This article is published on the PAIA Insider blog.

Read the full article on the class’ activities>>

Students at the D.C. Public Schools site visit

Students at the D.C. Public Schools site visit

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MAIR students outside the Brookings Institution (Claudine Lim, Phoung Ha and Vahid Khatami from left to right)

MPA/MAIR student Vahid Khatami connecting with Maxwell staff

MPA/MAIR student Vahid Khatami (right) connecting with Maxwell staff Isaac Olson (center) and Dr. Ryan Williams (left)

Learn more about the Maxwell-in-Washington program

Clearing a Hurdle

Clearing the Main Hurdle

Picture of Track Hurdle

Not these Hurdles

Many of you who are entering the U.S. government, particularly in the foreign policy and security policy fields, will have to go through the security clearance process. This process, while intimidating, should rarely be a cause for concern and there are a number of steps you can take to make the process as easy as possible. Please note that this is general information. If your hiring authority provides different information, consider that to supercede the information below.

What is Security Clearance?

Holding a U.S. government security clearance allows an employee to access classified information. Clearances are issued at three levels, confidential, secret, and top secret. At each level, clearance holders have access to different types of information on the basis of their job duties. Different agencies have levels within Top Secret (including TS/SCI – allowing access to Sensitive Compartmentalized Information or SAP – Special Access Program Information). They may also call it something different than Top Secret clearance, such as the Department of Energy’s “Q” clearance.

What is the Goal of the Process?

The primary purpose of the clearance is to determine whether a job candidate is determined to be able to maintain classified information. The government is looking for trustworthy applicants with high levels of reliability, loyalty, and character.

What does the Process Look Like?

Once a federal agency extends a conditional employment offer, the agency human resources contact will provide information about the necessary paperwork for clearance positions. This is usually centered around Standard Form (SF) 86, the Questionnaire for National Security Positions. This information on the form is for the last 10 years (although some forms will list the last ten years or until 18, whichever is closer), detailing residences, jobs, contacts, legal issues, education and much more.

In addition the SF-86, agencies may require fingerprints, personal interviews, credit examinations, polygraph test, or other additional materials at the request of the agency. This can often be a lot of material.

How Long Does It Take?

It is challenging to predict how long each clearance case will take, as each individual investigation is unique. However, when the hiring Department issues the clearance paperwork and a prospective employee completes the paperwork correctly and promptly, the time allocated is usually sufficient.

Are Clearances Transferable?

Possibly. According to the State Department, clearances are normally accepted by other agencies if the investigation was completed in the last 10 years (5 years for Top Secret Clearance) and there has been no more than a two year break in service.

 

Do I need to take a polygraph test?

For a secret level clearance, generally no polygraph test is needed. However, this may be necessary, based on the needs and policies of the hiring authority.

Getting Your Foot in the Door at the UN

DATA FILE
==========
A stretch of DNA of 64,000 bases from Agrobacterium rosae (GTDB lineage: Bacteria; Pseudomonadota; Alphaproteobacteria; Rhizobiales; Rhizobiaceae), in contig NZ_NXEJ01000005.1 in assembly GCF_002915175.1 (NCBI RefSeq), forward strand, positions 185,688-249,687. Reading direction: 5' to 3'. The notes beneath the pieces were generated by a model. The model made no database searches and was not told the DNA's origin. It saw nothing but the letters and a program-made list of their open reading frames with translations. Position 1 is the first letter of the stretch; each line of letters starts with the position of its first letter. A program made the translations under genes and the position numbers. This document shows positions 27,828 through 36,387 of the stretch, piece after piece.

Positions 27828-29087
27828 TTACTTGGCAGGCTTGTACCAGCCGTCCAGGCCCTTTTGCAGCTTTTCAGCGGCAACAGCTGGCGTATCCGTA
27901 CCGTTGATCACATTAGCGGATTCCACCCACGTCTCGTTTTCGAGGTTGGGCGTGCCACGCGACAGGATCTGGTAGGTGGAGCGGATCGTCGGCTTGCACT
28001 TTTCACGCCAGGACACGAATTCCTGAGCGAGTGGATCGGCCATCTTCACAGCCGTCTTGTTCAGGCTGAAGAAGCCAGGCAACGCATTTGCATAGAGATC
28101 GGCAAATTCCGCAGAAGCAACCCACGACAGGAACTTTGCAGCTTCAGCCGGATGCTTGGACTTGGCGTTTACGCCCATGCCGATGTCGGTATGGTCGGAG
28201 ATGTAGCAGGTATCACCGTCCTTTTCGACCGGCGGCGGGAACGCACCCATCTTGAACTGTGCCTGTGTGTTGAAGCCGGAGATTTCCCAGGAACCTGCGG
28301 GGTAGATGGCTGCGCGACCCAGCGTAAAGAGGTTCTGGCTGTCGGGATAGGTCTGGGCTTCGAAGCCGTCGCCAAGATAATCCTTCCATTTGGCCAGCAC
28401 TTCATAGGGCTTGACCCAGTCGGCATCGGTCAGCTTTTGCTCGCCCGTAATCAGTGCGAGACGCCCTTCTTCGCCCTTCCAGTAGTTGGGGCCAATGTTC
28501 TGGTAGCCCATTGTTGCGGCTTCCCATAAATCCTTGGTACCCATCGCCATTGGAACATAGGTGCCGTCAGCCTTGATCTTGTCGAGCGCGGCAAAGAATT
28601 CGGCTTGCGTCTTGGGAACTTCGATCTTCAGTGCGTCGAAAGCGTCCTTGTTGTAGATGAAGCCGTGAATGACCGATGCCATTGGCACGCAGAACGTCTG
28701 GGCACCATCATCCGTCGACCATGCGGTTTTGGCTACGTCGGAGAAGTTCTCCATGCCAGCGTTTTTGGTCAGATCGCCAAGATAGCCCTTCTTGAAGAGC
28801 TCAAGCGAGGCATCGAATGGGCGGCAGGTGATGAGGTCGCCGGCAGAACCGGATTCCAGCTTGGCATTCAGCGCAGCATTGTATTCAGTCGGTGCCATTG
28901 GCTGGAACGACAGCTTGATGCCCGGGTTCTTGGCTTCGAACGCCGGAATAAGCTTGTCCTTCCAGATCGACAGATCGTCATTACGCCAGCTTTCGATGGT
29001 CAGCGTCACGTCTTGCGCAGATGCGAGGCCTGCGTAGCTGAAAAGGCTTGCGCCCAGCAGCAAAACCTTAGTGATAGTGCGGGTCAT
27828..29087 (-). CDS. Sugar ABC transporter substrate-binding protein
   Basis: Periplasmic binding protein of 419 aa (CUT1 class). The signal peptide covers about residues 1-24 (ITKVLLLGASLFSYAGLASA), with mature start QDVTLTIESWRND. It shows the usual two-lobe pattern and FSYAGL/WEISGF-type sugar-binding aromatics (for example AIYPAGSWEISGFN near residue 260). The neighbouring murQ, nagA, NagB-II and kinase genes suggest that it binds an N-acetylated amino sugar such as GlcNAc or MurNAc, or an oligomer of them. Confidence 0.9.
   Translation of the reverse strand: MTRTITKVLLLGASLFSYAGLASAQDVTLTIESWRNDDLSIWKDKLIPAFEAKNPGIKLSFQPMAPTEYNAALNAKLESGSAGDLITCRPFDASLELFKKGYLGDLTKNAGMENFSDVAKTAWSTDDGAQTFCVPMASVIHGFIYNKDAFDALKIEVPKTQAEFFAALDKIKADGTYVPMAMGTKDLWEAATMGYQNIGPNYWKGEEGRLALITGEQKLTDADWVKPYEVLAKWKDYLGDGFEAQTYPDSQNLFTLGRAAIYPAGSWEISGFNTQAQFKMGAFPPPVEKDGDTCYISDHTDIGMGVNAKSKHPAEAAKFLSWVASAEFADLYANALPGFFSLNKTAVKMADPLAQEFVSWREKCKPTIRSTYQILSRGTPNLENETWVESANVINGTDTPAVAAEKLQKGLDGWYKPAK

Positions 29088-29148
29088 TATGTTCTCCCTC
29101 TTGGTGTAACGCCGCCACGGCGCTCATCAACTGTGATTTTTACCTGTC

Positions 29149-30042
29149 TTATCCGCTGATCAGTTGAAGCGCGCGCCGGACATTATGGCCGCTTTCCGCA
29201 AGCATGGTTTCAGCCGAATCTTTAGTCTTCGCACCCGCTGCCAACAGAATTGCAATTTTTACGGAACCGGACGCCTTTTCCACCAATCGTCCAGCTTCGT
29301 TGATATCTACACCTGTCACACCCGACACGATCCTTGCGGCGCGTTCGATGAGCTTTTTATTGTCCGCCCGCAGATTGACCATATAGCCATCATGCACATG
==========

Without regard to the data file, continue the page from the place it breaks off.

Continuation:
It's easier to get in on the streetside

The UN Secretariat in New York
Source: Wikipedia

One of the challenges of finding a position within the United Nations is how to begin one’s search.  The UN employs more than  44,000 staff around the world, with operations that affect the 193 member states and bridge specializations from information policy, to peacekeeping, to international health, to logistics.

As many of you have expressed interest in working with the United Nations Secretariat, its constituent funds and programs, or its specialized agencies, we thought it useful to give some background on how one can get one’s “foot in the door” with the United Nations.  Continue reading

Acronym Salad: Part II – The IC

Seal of the US Intelligence Community.

Seal of the US Intelligence Community. Source: DNI.gov

The section of the U.S. government that is literally and metaphorically shrouded in secrecy is the intelligence community.

While all of the constituent agencies have public presences, they each have different functions and specializations.

Thus, if you area  student seeking to serve in an analytic or management roles within these agencies as professionals, it is useful to understand which agency is the best conceptual fit.  It is also useful to attempt an internship within one of these agencies, as it would secure valuable career preparation for work in the IC. For information about those opportunities, visit the individual websites of each of the IC members.

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Unique Job Search Concerns of Graduate Students

Something coincidental about a Jerseyian writing about a Jersey Barrier

A roadblock you will hopefully not have to face.
Source: Wikipedia

Several years ago, an alum forwarded PAIA staff an article written by Mr. Peter Vogt for Monster.com, discussing several search challenges faced by graduate students.  Given the hyper-competitive nature of today’s search environment, these issues are as relevant today as when the article was written.

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Becoming Policy-Relevant

The White House Situation Room

The White House Situation Room, hopefully a goal of all policy professionals.
Source: whitehouse.gov

All of you interested in working in international relations or public administration policy are looking to make sure that your research and insight is at the forefront of the field.  Thus, it makes sense to take some time to read “So You Want to Be Policy-Relevant” by Professor Joshua Busby, Associate Professor of Public Policy at the Lyndon B. Johnson School of Public Affairs at the University of Texas. Continue reading